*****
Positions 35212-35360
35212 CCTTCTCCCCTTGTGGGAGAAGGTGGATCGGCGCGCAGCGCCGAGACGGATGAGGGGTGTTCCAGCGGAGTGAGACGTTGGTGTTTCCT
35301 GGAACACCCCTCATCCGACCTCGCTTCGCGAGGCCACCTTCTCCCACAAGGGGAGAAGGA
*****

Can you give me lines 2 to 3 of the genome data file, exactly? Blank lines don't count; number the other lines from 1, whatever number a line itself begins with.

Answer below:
35212 CCTTCTCCCCTTGTGGGAGAAGGTGGATCGGCGCGCAGCGCCGAGACGGATGAGGGGTGTTCCAGCGGAGTGAGACGTTGGTGTTTCCT
35301 GGAACACCCCTCATCCGACCTCGCTTCGCGAGGCCACCTTCTCCCACAAGGGGAGAAGGA